Photo: Amber Davis
Now in its third year of an exponential-growth trajectory, the Beethoven Festival presents more than 100 events over nine days from September 7 to 15. (Counting like computer scientists, the festival heads scheduled a couple of amuse-bouches on “Day 0,” September 6.)
Here are seven highlights, in case you can’t manage to spend your entire next week and a half there:
9/7 at 5 The opening concert foregrounds J.S. Bach instead of Beethoven, with the St. John Passion, conducted by Beethoven Festival returnee Matthias Pintscher, a German composer and conductor. (International Contemporary Ensemble will also play his music on 9/13 at 6). Chicago Temple, 77 W. Washington.
9/9 at 10:30 The pianist Christopher O’Riley, who also hosts the radio show From the Top, and the cellist Matt Haimovitz play arrangements of Radiohead and other rock bands. The cool kids of classical show their bona fides the next day with two programs of Beethoven’s cello sonatas. Merit School of Music, 38 S. Peoria.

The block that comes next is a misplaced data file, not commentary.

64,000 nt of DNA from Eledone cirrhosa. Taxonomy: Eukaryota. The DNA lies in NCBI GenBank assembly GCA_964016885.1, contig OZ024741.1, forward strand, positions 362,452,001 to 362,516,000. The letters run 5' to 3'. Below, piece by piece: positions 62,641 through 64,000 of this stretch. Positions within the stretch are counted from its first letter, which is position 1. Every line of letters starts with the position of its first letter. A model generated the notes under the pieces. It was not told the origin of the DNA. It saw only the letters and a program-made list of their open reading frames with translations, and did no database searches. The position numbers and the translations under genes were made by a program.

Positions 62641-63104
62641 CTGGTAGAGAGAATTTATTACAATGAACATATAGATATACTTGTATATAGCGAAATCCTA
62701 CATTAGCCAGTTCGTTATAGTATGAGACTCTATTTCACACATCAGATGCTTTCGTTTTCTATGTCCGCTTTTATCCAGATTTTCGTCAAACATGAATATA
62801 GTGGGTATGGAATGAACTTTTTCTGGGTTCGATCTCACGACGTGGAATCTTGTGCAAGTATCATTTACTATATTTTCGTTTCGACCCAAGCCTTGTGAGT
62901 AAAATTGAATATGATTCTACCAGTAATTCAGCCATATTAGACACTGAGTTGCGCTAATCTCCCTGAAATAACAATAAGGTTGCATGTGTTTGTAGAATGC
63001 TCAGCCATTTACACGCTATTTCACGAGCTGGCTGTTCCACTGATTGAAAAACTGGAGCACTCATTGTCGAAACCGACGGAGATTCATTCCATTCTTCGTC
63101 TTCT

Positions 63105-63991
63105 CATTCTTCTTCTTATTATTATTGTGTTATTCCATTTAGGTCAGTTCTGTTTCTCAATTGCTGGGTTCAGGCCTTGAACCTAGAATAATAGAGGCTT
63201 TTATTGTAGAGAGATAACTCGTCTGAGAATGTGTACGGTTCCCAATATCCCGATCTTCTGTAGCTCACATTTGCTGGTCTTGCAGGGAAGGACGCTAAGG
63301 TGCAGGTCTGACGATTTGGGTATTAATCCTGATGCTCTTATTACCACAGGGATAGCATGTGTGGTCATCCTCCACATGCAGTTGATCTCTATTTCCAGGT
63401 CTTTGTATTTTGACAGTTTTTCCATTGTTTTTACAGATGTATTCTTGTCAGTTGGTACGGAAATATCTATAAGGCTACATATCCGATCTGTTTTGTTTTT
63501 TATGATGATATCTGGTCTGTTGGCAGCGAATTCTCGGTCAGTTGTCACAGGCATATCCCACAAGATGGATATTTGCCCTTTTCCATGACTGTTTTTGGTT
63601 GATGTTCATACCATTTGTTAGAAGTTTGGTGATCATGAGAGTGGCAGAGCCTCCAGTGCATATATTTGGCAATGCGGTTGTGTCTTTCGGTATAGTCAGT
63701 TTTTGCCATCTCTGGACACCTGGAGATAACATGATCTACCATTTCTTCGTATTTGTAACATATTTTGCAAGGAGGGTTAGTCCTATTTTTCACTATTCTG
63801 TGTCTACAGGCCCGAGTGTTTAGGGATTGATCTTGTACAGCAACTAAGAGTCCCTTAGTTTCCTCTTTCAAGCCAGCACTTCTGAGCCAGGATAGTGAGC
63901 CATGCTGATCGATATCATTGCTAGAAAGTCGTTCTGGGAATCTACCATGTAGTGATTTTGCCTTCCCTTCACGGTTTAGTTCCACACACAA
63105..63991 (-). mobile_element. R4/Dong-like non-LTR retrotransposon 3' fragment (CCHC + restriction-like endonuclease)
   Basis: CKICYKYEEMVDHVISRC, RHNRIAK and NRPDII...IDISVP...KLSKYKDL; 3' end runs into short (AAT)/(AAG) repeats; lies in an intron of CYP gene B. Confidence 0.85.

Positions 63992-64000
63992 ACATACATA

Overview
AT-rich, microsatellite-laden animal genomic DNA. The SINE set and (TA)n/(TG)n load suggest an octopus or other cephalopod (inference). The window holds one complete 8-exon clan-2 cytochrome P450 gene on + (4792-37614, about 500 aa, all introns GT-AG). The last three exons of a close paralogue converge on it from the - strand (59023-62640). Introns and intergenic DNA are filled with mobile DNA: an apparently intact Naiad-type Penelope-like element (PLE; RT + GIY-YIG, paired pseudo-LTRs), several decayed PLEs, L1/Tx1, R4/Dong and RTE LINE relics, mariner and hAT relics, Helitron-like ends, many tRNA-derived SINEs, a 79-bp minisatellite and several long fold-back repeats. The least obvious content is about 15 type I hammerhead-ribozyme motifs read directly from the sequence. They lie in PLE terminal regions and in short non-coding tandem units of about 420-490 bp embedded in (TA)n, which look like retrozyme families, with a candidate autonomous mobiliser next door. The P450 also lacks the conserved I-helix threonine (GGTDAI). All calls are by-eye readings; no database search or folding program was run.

9/10 at 10:30 A Beethoven Festival tradition, the Late Night Bach Project brings together period-instrument specialists for concertos and selections from The Art of Fugue. The musicians include Martin Davids and Craig Trompeter of the Callipygian Players, Rachel Barton Pine, the lutenist Hopkinson Smith, and Jerry Fuller of just about every Chicago baroque performance ever. Merit School of Music, 38 S. Peoria.
9/12 at 8:30 A new-music concert premieres works by John Zorn, Mohammed Fairouz, Mischa Zupko (who will perform), and Wilco’s drummer Glenn Kotche (ditto). Merit School of Music, 38 S. Peoria.
9/14 at 3 The festival commissioned 28 composers to write pieces based on Beethoven’s universally familiar Fifth Symphony. The classical-tradition piano solos they’re calling bagatelles; the rock/folk/electronica/other songs, rockatelles—including another premiere from Kotche. Merit School of Music, 38 S. Peoria.
9/15 at 5 This performance of James Whitbourn’s affecting oratorio based on the diary of Anne Frank, Annelies, reassembles the shank of the forces that recorded it last year—the soprano Arianna Zukerman, the Lincoln Trio, and the clarinetist Bharat Chandra. Chicago Temple, 77 W. Washington.
9/15 at 7:30 Pintscher conducts the ad hoc Orchestra Prometheus Chicago in the closing concert, through Wagner’s harmonically innovative Prelude to Tristan and Isolde, Pintscher’s own Songs from Solomon’s Garden, and to send the festival out to pasture, Beethoven’s “Pastoral” Symphony. Chicago Temple, 77 W. Washington.
Tickets cost $30 for a pass to all of one day’s events, or $10 for single events after 10 p.m.
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